Important New Information – you may need to revise your application if it has not been processed.
The Department of Treasury released an additional set of Q&A’s last night that clarified some of the issues related to the PPP loans:
- Does the exclusion for costs over $100,000 on an annualized basis per employee (or self-employed person) apply to just compensation or does it apply to total costs for that individual?
We and some banks had interpreted the law to apply the $100,000 limit to total costs including benefits. The instructions to the Loan Application seemingly agreed with that interpretation. However FAQ number 7 says –
Question: The CARES Act excludes from the definition of payroll costs any employee compensation in excess of an annual salary of $100,000. Does that exclusion apply to all employee benefits of monetary value?
Answer: No. The exclusion of compensation in excess of $100,000 annually applies only to cash compensation, not to non-cash benefits, including:
- employer contributions to defined-benefit or defined-contribution retirement plans;
- payment for the provision of employee benefits consisting of group health care coverage, including insurance premiums; and
- payment of state and local taxes assessed on compensation of employees.
Therefore, if you computed your loan amount by applying the $100,000 limit to total payroll costs you should check with your lender to see if you revise your application. Another Q&A made it clear the application could be revised before it is processed.
- How do federal payroll taxes, including amounts withheld from employees for Social Security, Medicare and federal income tax fit into the calculation of Payroll Cost?
We know that some banks were requiring borrowers to reduce Payroll Costs for amounts withheld from employees and the employer share of FICA from compensation in determining the Average Monthly Payroll. FAQ number 16 makes it clear that payroll costs are not reduced and importantly clarify that also is true in determining the amount of a loan that can be forgiven. FAQ 16 follows:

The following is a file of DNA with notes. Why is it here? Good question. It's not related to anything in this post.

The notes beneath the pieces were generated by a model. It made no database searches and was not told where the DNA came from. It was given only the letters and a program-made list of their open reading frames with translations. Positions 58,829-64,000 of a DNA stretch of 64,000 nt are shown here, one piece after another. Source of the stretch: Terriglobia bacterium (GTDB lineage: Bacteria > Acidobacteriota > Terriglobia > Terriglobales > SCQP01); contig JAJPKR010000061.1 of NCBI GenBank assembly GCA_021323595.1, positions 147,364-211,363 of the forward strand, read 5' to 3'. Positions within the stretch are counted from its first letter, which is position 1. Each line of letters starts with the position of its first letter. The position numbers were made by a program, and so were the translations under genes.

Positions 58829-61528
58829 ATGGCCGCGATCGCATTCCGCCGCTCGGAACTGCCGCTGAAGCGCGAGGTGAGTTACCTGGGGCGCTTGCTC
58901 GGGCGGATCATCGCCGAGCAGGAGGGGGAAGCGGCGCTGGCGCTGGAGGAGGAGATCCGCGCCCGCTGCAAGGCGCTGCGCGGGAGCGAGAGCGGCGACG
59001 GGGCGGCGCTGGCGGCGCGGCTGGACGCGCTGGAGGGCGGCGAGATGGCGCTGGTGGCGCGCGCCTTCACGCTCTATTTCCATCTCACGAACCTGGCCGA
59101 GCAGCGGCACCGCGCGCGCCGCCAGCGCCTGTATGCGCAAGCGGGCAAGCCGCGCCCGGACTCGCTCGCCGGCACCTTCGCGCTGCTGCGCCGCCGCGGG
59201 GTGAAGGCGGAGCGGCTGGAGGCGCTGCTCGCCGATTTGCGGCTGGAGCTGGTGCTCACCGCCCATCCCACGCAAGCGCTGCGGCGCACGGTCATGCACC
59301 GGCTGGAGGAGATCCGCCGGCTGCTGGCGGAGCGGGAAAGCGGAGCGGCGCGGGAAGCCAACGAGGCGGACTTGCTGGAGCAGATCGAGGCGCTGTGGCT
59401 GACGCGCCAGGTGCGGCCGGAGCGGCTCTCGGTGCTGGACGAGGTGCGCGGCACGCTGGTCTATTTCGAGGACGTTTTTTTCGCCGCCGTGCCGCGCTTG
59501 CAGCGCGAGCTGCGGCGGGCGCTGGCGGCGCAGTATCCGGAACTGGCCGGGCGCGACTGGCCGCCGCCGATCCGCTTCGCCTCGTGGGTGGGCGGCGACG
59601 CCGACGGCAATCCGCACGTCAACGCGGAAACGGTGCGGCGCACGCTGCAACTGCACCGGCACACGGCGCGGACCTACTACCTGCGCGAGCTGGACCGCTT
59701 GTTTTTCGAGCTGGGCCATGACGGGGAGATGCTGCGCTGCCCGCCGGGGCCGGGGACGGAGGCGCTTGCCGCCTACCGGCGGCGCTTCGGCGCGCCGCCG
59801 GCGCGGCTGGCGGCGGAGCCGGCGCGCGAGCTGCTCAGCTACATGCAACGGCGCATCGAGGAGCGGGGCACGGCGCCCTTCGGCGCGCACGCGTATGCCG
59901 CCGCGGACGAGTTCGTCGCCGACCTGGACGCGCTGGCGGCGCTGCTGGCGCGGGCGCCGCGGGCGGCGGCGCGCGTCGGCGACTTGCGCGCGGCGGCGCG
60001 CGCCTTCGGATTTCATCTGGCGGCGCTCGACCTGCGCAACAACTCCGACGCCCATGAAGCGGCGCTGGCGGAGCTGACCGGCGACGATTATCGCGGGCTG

Question: How should a borrower account for federal taxes when determining its payroll costs for purposes of the maximum loan amount, allowable uses of a PPP loan, and the amount of a loan that may be forgiven?
Answer: Under the Act, payroll costs are calculated on a gross basis without regard to (i.e., not including subtractions or additions based on) federal taxes imposed or withheld, such as the employee’s and employer’s share of Federal Insurance Contributions Act (FICA) and income taxes required to be withheld from employees. As a result, payroll costs are not reduced by taxes imposed on an employee and required to be withheld by the employer, but payroll costs do not include the employer’s share of payroll tax. For example, an employee who earned $4,000 per month in gross wages, from which $500 in federal taxes was withheld, would count as $4,000 in payroll costs. The employee would receive $3,500, and $500 would be paid to the federal government. However, the employer-side federal payroll taxes imposed on the $4,000 in wages are excluded from payroll costs under the statute.
Again, if your lender required you to reduce payroll cost by taxes withheld from employees you should contact them to revise the application if possible.
The Q&A’s still do not address unanswered questions related to Partner’s compensation.
- What should borrowers do now?
Review your applications carefully and if you have submitted an application to your bank using different methodology on either issue –contact them immediately and ask if you can update your loan application as banks may not do this for you. We know that a number of banks were incorrectly interpreting payroll costs to be reduced by any employee taxes withheld.
All of the FAQs are available here on the Treasury website.
Your Pugh CPAs advisor is available by phone or email. Please reach out if you have questions.